The Sweeper: Should the British have so much say in the Laws of the Game?


Big Story

The International Football Association Board (IFAB) is something of a curiosity in today’s system of global governance of the game. The board meets annually to discuss and decide on any changes to the Laws of the Game, which all national associations affiliated to FIFA are required to enforce in games under their auspices.

The curiosity is the board’s constitution.  It’s made up of four representatives of FIFA and one representative each from the football associations of England, Scotland, Wales and Northern Ireland. It takes six votes for a rule to be changed.

Effectively, that gives the United Kingdom (a single nation, if not for FIFA purposes) a veto over all changes to the rules of the game.

The IFAB is holding its annual meeting this weekend in Zurich, and has five main changes on the agenda:

  • no automatic red card for denying a goal-scoring opportunity if a penalty is given;
  • the legality of players “feinting” before taking penalty kicks;
  • allowing direct input from the fourth official on the sideline to the referee on key decisions;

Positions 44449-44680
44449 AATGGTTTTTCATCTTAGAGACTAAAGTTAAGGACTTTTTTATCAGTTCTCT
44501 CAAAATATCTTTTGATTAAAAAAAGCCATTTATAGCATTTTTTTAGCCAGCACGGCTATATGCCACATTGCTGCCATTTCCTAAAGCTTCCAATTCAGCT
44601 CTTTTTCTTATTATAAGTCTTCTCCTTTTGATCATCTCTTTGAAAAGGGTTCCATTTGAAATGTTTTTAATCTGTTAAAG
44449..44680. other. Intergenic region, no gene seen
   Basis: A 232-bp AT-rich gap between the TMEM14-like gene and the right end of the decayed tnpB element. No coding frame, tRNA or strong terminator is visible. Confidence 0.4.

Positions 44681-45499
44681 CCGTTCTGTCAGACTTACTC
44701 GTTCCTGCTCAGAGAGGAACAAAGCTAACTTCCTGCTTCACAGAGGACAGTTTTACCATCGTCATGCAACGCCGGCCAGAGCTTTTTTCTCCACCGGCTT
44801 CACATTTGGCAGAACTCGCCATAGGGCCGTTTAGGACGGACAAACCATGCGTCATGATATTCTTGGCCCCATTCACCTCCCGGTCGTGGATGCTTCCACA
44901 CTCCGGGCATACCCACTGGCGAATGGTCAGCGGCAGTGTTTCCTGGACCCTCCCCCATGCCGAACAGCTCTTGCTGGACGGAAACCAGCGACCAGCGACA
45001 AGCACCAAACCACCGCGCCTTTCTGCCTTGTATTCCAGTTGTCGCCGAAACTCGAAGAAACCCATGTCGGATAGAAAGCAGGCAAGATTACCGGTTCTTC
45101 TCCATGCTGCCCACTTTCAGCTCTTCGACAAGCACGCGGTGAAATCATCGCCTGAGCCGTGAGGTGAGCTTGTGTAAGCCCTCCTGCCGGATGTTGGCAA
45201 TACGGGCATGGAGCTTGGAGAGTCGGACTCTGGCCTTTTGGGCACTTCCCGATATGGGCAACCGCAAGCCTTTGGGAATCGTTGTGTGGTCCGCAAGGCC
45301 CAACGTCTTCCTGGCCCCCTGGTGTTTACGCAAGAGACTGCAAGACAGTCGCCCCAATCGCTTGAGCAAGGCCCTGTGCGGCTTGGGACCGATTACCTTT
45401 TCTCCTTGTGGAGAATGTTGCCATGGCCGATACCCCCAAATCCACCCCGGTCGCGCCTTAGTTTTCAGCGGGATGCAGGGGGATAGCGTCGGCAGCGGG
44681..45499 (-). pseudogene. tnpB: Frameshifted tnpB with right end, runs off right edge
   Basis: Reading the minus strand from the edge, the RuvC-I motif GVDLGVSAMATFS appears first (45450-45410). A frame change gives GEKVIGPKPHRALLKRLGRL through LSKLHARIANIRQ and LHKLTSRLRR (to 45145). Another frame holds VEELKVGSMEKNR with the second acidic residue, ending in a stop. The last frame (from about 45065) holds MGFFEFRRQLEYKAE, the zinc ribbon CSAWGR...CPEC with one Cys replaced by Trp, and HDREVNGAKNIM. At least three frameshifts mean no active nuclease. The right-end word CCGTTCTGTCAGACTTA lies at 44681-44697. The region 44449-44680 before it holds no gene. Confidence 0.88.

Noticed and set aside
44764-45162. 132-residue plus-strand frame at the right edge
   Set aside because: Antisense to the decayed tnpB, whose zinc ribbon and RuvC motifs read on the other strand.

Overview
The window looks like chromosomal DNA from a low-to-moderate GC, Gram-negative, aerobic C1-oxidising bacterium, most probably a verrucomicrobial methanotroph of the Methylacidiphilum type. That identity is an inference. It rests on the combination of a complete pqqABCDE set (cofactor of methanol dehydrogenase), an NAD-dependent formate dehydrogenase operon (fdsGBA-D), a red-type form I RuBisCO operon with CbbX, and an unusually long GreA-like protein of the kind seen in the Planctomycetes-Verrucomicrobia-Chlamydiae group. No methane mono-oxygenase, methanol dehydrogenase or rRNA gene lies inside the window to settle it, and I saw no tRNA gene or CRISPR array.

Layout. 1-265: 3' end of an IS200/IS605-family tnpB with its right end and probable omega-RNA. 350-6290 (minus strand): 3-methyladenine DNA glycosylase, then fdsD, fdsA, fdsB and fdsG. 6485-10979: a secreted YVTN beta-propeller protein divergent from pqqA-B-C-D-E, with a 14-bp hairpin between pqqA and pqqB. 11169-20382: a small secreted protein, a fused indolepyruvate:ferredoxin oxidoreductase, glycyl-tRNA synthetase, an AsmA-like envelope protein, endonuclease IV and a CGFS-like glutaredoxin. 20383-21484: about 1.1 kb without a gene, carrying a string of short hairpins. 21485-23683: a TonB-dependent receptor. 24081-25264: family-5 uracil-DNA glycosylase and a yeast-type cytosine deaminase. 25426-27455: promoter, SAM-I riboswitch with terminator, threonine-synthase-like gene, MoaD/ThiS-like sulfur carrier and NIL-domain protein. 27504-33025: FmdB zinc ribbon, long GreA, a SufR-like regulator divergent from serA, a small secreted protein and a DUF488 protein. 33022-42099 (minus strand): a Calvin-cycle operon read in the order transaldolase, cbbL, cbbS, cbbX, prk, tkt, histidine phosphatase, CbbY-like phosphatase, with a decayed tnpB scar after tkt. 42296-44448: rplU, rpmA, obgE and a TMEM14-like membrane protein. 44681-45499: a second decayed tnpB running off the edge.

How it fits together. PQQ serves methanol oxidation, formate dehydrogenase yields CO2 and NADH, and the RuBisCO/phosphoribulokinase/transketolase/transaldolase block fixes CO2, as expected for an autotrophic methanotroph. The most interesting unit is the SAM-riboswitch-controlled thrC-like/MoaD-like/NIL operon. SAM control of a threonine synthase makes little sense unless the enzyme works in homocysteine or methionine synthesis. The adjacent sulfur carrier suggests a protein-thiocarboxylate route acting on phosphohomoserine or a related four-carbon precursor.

• the future of goaline technology;
  • similarly, the possibility of introducing extra assistant referees on the goaline

The latter is obviously a hot topic because of the Henry handball against the Republic of Ireland. Which brings up back to the curiosity we started with: in an age when FIFA has over 200 member nations, is it fair or sensible that four member associations have such a disproportionate say in the rules of the game? Had it been Northern Ireland, rather than the Republic, robbed by Henry, how would that change the dynamic of this weekend’s meeting?

Historically, of course, this makes sense. The IFAB existed long before FIFA did: with various rules in place across the British Isles as the game began to be played in an organised fashion in the mid-nineteenth century, the Football Association pioneered standardisation of rules alongside the Scottish, Welsh and Irish associations in 1882, with the first meeting agreeing on the rules of the game taking place in 1886.

When FIFA was formed under continental leadership in 1904, it accepted the IFAB’s authority to determine the Laws of the Game, with Britain still very much the epicentre of the footballing world. FIFA itself was first invited to take part in the board’s discussions only in 1913.

The IFAB has guarded the rules with a respectable conservatism; is this historical provenance enough to justify the curiosity of so much British Isles representation on the board?

One might argue, of course, that anything which prevents Sepp Blatter’s FIFA leadership from having more say in the game’s rules is a good thing. That said, why not continue the same balance of power, but have four member associations randomly rotate each year on the board in place of the British associations?

Or is this a case of if it isn’t broke, don’t fix it?